Wednesday 11/07

Paternalism and Autonomy






As we have seen, the application of Utilitarian Ethical Theory, Kantian Ethical Theory, and Social Contract Theory to particular cases varies remarkably in strategy and, sometimes, outcome. It is important in this regard to repeat that what a theory of morality says about morality shapes how we apply the theory, but it is never the case that a theory should be thought of as, say, a mechanism or black-box that churns out answers to moral problems by turning a crank.

Rather, moral normative theories provide analytical frameworks for circumscribing morally relevant features of particular cases. That is, they give us a scheme to help us think about and better understand the moral dimensions of a troubling case. They sometimes differ in what they say, but they also sometimes agree. The problem is what to do when there is a clear difference between these theories. For then we seem to be forced to make a choice between them, yet it is unclear which theory will ultimately prove true.

Fortunately there are large areas of agreement between Utilitarian Ethical Theory, Social Contract Theory, and Kantian Ethical Theory. In particular, we may consider some of the moral principles which seem equally justifiable on Utilitarian Ethical Theory, Kantian Ethical Theory, and Social Contract Theory grounds: Nonmaleficence, Beneficence, and Autonomy and its four exceptions (Harm, Weak Paternalism, Strong Paternalism, and Welfare). To be sure, this is a lot of material to keep straight.

Today we revisited paternalism, inasmuch as it seems to be involved in a number of our cases. It is also personally of great interest to you. As professionals, that is, you will exercise your particular expertise--in whatever field that may be--on behalf of your clients. On the Priestly (most bossy) Model, you make all the decisions on behalf of your client and simply inform them (or not) what you are doing. On the Mechanic (least bossy) Model, you provide your client with a list of their options together with an informed estimate of likely outcomes and let the client decide entirely on their own what they wish to do.

To be sure, it is tempting, especially for busy professionals such as those we find in medicine or engineering, to veer on the continuum of Mechanic Model to Priestly Model towards the Priestly Model. It's faster, simpler, and easier for the professional to just assume complete control of the situation.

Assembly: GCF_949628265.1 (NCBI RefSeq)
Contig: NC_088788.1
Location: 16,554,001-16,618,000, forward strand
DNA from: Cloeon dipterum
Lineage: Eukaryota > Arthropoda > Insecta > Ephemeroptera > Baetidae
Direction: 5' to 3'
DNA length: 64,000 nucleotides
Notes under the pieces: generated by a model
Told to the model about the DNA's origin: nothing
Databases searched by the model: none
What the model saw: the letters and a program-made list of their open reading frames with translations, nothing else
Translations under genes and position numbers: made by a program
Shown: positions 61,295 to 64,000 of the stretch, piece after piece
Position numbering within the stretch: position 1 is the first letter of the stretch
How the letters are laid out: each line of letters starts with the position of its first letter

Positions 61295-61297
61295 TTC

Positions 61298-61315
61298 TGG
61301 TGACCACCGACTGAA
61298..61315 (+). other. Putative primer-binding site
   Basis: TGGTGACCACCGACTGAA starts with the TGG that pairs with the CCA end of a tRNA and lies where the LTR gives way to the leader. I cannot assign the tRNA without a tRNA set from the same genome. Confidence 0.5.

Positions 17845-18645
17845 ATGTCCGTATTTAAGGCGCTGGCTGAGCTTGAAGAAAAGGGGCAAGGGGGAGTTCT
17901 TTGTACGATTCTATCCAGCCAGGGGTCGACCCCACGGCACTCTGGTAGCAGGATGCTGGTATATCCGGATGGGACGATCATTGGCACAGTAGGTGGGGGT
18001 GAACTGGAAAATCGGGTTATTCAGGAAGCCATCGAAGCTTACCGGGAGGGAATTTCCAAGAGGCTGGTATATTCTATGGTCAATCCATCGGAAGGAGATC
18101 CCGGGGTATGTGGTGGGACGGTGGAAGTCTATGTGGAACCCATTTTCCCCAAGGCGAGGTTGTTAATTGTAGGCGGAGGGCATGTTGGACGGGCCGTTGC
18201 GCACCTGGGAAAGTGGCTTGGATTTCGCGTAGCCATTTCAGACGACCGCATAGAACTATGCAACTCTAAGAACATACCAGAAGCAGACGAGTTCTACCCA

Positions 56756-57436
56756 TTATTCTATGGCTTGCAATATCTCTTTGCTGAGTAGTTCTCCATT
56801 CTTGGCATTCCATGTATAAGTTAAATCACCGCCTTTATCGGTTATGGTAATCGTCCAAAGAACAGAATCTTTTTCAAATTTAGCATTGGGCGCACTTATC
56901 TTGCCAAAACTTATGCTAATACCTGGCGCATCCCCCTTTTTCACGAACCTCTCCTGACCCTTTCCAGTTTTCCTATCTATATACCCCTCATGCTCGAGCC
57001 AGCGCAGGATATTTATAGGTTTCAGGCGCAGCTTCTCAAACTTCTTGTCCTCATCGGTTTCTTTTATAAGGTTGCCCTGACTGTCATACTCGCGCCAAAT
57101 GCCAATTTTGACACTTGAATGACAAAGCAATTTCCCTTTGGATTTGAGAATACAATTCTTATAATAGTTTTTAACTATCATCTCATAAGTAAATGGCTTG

Is there a principled way, however, for the professional to decide when to favor a Priestly approach over the Mechanic approach (or, conversely, when to favor the Mechanic approach over bossier alternatives on the continuum)?

Dworkin (Gerald Dworkin, "Paternalism") presents an interesting philosophical analysis of Paternalism to which I alluded earlier. While he does not draw a sharp distinction between weak and strong paternalism - and perhaps there is no sharp distinction to be drawn - he does argue that Mill was mistaken to reject paternalism. According to Dworkin, the wager view by which Mill justifies paternalism with respect to children can be extended to adults.

But extending the wager view to adults requires that we assume that, if the adult were fully rational, the adult would concur with our restrictions on his or her autonomy. What this implies is that

  1. Those who would restrict an individual's autonomy bear the burden of proof-i.e., they must demonstrate that paternalism is justified. It is not required that the individual justify that paternalism is wrong, since paternalism is presumptively wrong.
  2. In cases were paternalism can be adequately justified, the alternative which least restricts autonomy should be adopted over any other alternative.

Given these restrictions on paternalism, it is astonishing to realize the extent of unjustified paternalism on the part of the Federal and State Governments. For example, the so-called 'War on Drugs' and the prohibition of drugs for recreational use is morally illicit, since the government has clearly failed to adopt the alternatives which least restrict autonomy, even assuming it borne the burden of proof to justify the prohibition, which, to be sure, it has not.